File picture: Sunday Alamba/AP
Cape Town - Maria Mokoena is 86 years old, but she still has vivid memories of being forced to marry a man she was not in love with.

“At the time we were not dating. He came with his family to ask for ‘mohope wa metsi’ (my hand in marriage). Both sets of parents made agreements without consulting me. I was told he would marry me and I couldn’t refuse because my parents would reprimand me.

“I lived with him, but I didn’t love him. When I protested to my mother that he was ugly, she would say that as long as he took care of me, we would be fine.

“I could have achieved a lot in life if it was not for that forced marriage. I had big plans,” said a visibly upset Mokoena.

Although the culture of forced marriages, or ukuthwala, is regarded as outdated, some communities today still force young girls into marriage, usually with older men.

Last week, the Commission for Gender Equality (CGE) told the portfolio committee on social development in Parliament that 91000 underage children as young as 14 have been forced into marriage in South Africa. The CGE said the number was highest in KwaZulu-Natal at 25000, followed by Gauteng at 15000 and the Eastern Cape with 9000.

The Centre for Child Law’s 2015 report by Unicef shows that child marriage is a problem across Africa. In West and Central Africa, 42% of females are married as children, in sub-Saharan Africa it’s 40%, and in East and southern Africa child marriage affects 37% of girls.

The centre’s deputy director, Karabo Ozah, said child marriages proliferated amid poverty, tradition and gender inequality. “In South Africa we need, as a start, to make the age of consent to marriage 18 without exceptions.

“There is also a need to educate communities on the harmful effects of child marriages and empower girls to have agency in relation to their lives.

“If kidnapping for marriage (ukuthwala), abuse, rape, sexual assault or any other crime takes place, the law must take its course. The Children’s Act, Sexual Offences Act and Trafficking Act have provisions for prosecutions,” said Ozah.

Tarisai Nyamweda, a spokesperson for NGO Gender Links, said child marriage was both abuse and a crime as it denied children their rights. “We need a shift in mindset to see the girl child as of equal importance to the boy and to respect children’s rights.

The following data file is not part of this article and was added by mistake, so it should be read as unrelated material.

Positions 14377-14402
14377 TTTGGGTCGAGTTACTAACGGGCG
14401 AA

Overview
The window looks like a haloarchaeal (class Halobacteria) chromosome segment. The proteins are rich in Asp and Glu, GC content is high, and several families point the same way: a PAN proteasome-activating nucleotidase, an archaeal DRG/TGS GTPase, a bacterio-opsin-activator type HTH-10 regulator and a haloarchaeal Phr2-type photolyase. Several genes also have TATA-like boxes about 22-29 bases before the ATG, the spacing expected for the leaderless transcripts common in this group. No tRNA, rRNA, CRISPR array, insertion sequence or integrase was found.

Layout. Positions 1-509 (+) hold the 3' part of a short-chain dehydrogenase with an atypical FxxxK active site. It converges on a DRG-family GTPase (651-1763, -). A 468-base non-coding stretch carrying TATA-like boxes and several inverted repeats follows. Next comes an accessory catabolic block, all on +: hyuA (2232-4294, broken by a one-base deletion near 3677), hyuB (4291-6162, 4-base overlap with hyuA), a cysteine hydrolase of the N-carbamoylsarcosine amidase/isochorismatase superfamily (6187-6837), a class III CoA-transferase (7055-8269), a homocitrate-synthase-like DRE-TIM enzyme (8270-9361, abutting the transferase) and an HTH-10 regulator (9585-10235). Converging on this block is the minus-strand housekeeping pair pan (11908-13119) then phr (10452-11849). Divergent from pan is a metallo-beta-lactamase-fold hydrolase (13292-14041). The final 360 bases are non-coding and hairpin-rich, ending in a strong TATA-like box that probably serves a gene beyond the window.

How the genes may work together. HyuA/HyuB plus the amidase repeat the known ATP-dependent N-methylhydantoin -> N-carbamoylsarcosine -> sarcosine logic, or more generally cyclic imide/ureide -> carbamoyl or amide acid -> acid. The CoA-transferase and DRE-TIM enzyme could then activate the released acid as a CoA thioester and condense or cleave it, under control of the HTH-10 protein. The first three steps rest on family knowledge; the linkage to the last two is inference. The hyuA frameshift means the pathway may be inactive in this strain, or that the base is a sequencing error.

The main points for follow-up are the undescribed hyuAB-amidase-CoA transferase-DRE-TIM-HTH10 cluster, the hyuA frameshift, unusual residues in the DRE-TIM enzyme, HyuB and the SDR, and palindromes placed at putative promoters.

“Child marriage is in essence an abuse of children. It denies their right to education, to sexual reproductive health, to a future in which they make their own decisions and a right to economic opportunities.”

Nyamweda said the government needed to educate society on girls’ rights.

Gender Links also expressed disappointment that religious and cultural practices that did not have a place in the new dispensation still happened.

“More effort is needed from the government down to family structures to help eradicate this harmful practice.

“We have committed to sustainable development goal five, which touches on the elimination of all harmful practices, such as child marriage, early and forced marriage, and also the Southern African Development Community protocol on gender and development.

“We need to start seeing these instruments implemented,” Nyamweda said.

Department of Traditional Affairs spokesperson Legadima Leso said 18 was the minimum age for a valid marriage in the South African Marriage Act. “Traditional leaders, Houses of Traditional Leaders and cultural organisations must form a partnership to educate people that ukuthwala is not a basis for marriage. Love and agreement are.”

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